Hope is not a Cash Flow Strategy in the Restoration Industry

Jun 22, 2020

In my role as a coach, I speak with owners of restoration businesses every day. My observation: The most successful have a tight process around their invoicing, payables and collections activities. They don’t “hope” for strong cash flow. They have a system which ensures it!

Here are three areas to consider if you’d like to improve your financial situation. For even more help with making it happen, I encourage you to look at my blog post: Planning for a Strong 2nd Half of 2020.

  1. Billing Rapidly.  I’ll use a simple water damage mitigation job as an example. The same principles apply to even the most challenging reconstruction projects.
    1. Day 1: Respond to the loss and begin mitigation. On the initial response, the job should be fully scoped, sketched and all photos taken. All documentation should then be supplied to the office. Depending on your production management platform, this could be done in real time. (If you aren’t already using industry-specific tech, consider DASHiRestore and Matterport.)
    2. Day 2: Xactimate estimate is ready for review by the production manager and/or owner. Since the job is still underway, you have the opportunity to correct things you see in the photos and don’t like (e.g., too little equipment, sloppy demo, additional demo needed, etc.).
    3. Day 3: Make final adjustments to the estimate.
    4. Day 4: Job is completed and billing package gets sent/uploaded to the insurance company or third-party administrator.
  2. A documented collection process.  A consistent system for collecting money can make a huge difference. Here are just a few ideas to get you started. They are just ideas. You’ll want to customize this for your business.
    1. Assign the responsibility to one primary person.
    2. Have a weekly meeting, at minimum, to review the AR report and notes in your production management system.
    3. Understand where the money is coming from. Are you being paid by the homeowner directly? Will the carrier be paying, or is the check going to the insured? Is a mortgage company involved?
    4. Make contact within the first 48 hours of billing to make sure everything needed has been received, and ask when you can expect payment.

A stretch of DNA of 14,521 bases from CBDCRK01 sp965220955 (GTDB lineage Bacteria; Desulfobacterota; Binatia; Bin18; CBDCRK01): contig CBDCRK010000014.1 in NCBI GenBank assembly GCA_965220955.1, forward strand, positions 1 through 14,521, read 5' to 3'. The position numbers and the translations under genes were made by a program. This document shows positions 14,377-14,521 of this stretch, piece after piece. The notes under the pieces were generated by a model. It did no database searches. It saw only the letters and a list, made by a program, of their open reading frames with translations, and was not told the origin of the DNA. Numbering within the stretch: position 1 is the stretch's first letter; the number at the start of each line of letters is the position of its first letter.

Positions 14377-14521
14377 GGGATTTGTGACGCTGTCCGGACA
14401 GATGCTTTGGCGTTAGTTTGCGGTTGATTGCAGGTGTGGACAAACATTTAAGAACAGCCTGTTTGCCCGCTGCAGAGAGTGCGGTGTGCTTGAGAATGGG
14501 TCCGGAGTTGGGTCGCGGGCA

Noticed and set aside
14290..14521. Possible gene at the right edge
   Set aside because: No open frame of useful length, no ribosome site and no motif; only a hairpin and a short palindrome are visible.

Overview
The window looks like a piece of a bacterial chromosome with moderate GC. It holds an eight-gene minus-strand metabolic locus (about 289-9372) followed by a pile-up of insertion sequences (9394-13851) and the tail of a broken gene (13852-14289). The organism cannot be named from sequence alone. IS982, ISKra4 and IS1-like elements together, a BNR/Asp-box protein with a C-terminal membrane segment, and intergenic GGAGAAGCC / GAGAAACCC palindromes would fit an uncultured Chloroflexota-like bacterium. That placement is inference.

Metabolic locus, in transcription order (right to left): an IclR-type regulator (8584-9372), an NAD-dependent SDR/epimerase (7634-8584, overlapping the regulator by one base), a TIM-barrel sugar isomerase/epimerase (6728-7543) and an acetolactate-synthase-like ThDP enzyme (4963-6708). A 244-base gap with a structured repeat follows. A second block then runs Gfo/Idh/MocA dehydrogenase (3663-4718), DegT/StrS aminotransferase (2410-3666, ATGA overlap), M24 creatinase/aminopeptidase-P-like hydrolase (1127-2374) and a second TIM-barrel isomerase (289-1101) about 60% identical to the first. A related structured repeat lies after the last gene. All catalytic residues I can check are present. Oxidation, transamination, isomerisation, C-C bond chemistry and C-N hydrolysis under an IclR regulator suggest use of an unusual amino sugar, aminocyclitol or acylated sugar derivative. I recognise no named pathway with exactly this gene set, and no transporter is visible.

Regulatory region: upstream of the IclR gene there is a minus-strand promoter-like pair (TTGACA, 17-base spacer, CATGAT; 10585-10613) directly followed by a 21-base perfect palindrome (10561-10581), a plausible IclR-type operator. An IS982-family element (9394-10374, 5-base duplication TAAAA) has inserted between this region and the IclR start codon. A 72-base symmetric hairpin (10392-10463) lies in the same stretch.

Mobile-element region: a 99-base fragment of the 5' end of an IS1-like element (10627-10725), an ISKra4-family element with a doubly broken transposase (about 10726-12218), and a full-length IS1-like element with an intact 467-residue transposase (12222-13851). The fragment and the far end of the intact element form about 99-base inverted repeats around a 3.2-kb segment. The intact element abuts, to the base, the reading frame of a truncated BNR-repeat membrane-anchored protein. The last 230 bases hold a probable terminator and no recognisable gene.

5. Follow up again in seven days for an update.
    6. If revisions are requested, make them on the same day and resubmit the estimate.
  3. Payables will also affect your cash flow and your relationship with vendors.  An internal process for check requests is critical. Before signing a check to a vendor, here are several thoughts to consider:
    1. Be sure the work you are about to pay for has been billed to your client. Example: You’re given an invoice for an on-site dumpster. Was it scoped and invoiced to the client? If you don’t catch it now, you’re likely to pay the bill and never know if you will be paid for that service.
    2. Look at a job profit and loss statement whenever you are about to sign a check. This will give you a clear picture on the status of invoicing, collections, inside labor cost and subcontractor costs. There’s no better way to understand what went on with a job, from a cash standpoint.
    3. Do you have a current certificate of insurance for the subcontractor you are about to pay? This is important when it comes time for your annual worker’s compensation audit. If you don’t have a current COI, you may be responsible for the worker’s comp premium.

Don’t just “hope” for a strong cash flow. Guarantee it! By implementing this simple system, you’ll not only create a measurably stronger cash position. You’ll sleep better at night!

And naturally, if this or any other aspect of your business has you tossing and turning, please reach out. I can help!

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